DEIB forums; a new asset at Westford Academy


Kate Kelly

Westford Academy, warming up to new weather and new changes.

Kate Kelly, Co-Features Editor

On Tuesday, March 28, a group of both students and teachers met in the auditorium after school. They didn’t need to be there, but they chose to be.  It was only an hour period, but within that time, a new outlet of communication was brought to Westford Academy.

The Diversity, Equity, Inclusion, and Belonging forum was organized by Principal James Antonelli, along with educational leadership professional Dr. Michelle Shannon and the Anti-Defamation League, also known as ADL. Its purpose was to give students an opportunity to voice their personal opinions and perspectives, hopefully using this information to better improve the community. 

The forum was simple, just a meeting in the PAC with a group of students who had heard about the event and found interest. A list of planned questions displayed on the projector gave students the rest of the time for open conversation. Students passed around microphones and shared their varying views. Shannon started the meeting by addressing ground rules, emphasizing the fact that “excellence without equity is not excellence”. The bulleted list of intentionally planned questions varied in topics, asking about pros and cons students find learning at Westford Academy. 

“I thought it went well because the feedback that I received was really positive,” Antonelli said. “I think that there was a nice cross selection of people there that were able to share their thoughts as a representative number of our student body.”

The process leading up to this forum started far before this year. Antonelli and Shannon became close around the time of an incident at a basketball game against Wayland where WA students were caught making racist commentary. Both the school and community found themselves in reflective situations, and Shannon was a source of guidance during this time. 

“She helps me to see different angles and she helps me to understand where I’m coming from,” Antonelli said. “I think we collaborate really well together.” 

The two began consulting more often, navigating different ways to bring unity to the students and staff alike. Now, Shannon is hired within the Westford Public School Systems to continue providing consultancy with leadership and professional development. 

Although it was the students’ first DEIB forum, there was no hesitation when it came to speaking. The auditorium grew into a comfortable space where questions were discussed at length.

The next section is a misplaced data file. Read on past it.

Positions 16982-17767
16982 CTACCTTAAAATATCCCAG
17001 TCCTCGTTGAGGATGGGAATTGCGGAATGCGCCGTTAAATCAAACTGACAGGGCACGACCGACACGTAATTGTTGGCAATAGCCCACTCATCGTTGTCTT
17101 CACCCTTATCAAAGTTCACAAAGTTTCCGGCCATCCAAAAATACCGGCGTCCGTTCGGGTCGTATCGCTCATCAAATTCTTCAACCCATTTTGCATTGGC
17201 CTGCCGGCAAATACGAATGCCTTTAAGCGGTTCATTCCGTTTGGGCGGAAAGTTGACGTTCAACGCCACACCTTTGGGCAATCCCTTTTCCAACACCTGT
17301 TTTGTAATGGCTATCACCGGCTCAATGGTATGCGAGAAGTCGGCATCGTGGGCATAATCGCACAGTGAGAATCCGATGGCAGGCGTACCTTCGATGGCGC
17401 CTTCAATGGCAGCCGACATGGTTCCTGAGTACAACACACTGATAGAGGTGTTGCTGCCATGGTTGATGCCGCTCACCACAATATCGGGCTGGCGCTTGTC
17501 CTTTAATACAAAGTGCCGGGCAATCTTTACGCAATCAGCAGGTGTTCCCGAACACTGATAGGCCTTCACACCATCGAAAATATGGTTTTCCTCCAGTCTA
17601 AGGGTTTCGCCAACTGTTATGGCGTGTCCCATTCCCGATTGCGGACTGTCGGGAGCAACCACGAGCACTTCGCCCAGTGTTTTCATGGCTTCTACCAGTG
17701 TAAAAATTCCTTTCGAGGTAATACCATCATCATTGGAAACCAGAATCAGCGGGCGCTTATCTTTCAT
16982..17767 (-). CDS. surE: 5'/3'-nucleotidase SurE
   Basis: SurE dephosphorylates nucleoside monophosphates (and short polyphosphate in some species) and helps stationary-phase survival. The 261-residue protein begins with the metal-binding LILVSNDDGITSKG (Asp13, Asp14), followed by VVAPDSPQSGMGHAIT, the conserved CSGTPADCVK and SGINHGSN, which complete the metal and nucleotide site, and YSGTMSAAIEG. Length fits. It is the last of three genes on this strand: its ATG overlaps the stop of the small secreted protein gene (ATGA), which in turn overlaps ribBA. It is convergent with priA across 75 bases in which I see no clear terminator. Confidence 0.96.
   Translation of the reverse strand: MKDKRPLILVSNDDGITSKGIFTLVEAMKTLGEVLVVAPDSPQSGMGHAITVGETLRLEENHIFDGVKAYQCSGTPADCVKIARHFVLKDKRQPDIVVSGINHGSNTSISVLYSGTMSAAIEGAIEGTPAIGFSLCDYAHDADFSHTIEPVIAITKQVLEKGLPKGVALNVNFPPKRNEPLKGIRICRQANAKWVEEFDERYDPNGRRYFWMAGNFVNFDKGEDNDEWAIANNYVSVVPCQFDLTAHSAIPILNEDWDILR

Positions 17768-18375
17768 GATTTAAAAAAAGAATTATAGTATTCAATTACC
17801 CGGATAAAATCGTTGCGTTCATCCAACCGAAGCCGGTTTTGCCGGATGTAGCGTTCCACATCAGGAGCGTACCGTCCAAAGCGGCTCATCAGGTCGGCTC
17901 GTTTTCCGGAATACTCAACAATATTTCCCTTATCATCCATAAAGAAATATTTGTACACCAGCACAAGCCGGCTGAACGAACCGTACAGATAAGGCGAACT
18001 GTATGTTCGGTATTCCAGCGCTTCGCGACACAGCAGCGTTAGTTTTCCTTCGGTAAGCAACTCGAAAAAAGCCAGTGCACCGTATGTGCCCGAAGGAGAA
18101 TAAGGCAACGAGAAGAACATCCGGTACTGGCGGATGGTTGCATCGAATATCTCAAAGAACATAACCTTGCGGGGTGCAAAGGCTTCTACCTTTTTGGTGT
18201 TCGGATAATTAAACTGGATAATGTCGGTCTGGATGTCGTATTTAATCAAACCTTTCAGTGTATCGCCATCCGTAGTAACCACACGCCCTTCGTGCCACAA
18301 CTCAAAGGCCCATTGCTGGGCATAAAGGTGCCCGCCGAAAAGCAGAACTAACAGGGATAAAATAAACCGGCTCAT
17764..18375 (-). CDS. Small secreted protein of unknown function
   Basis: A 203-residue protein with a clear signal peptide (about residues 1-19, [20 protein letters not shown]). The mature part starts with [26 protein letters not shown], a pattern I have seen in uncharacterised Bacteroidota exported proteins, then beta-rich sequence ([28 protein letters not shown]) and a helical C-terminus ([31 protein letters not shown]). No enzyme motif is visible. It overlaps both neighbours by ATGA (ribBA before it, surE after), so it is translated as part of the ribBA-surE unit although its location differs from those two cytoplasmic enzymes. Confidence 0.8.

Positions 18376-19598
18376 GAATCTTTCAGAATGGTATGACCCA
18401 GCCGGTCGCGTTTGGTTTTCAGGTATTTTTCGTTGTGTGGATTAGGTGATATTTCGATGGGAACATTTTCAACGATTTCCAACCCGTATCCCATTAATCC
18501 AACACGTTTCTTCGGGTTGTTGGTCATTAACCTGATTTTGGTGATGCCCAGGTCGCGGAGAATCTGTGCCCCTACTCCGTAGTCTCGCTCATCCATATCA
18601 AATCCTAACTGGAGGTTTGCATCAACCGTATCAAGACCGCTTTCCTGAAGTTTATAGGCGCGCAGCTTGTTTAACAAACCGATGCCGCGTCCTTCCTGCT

ADL had taken a huge part in supporting the school’s DEIB, as well. They educate the student population on terminology and issues as well as spotlight stories that are less heard and often overlooked. This group supported the forum and is enthusiastic about working on upcoming events in the future school year. 

“As ADL continues to grow, I think that we continue to create safe spaces that allow for uncomfortable conversations about racism, sexism, homophobia, and so forth,” ADL officer Sofia Gutierrez said. 

While all of the slideshow points weren’t covered at the initial forum, much of the discussion was centered around the pressures WA students face. The external versus internal forces were expressed and emphasized by facilitators and students alike.   

“I think the forum was a really good opportunity for students to have these important conversations with each other,” Gutierrez said. “However, I can’t wait until we have future conversations where we can go into deeper conversations about other issues and topics in the school.”

However, Antonelli does in fact hope to have one to two more Diversity, Equity, Inclusion, and Belonging forums before the end of the year, and is determined to finish this important conversation from the first afternoon as well as others. The first DEIB forum opened the gateway to many conversations to come.

“What I also want to do is develop some other themes, not just DEIB, but other topics that we can have open forums about,” Antonelli said. 

Flaws are a universal trait, and while this community has had its ups and downs, the DEIB forums are a clear, recent step that can be seen growing WA into a more open community. 

“When I think about WA, I think about a place where I want people to like coming every single day,” Antonelli said. “I know not everybody’s going to feel that way, people are going to have peaks and valleys, […] but as a principal you want students to enjoy their experience here.”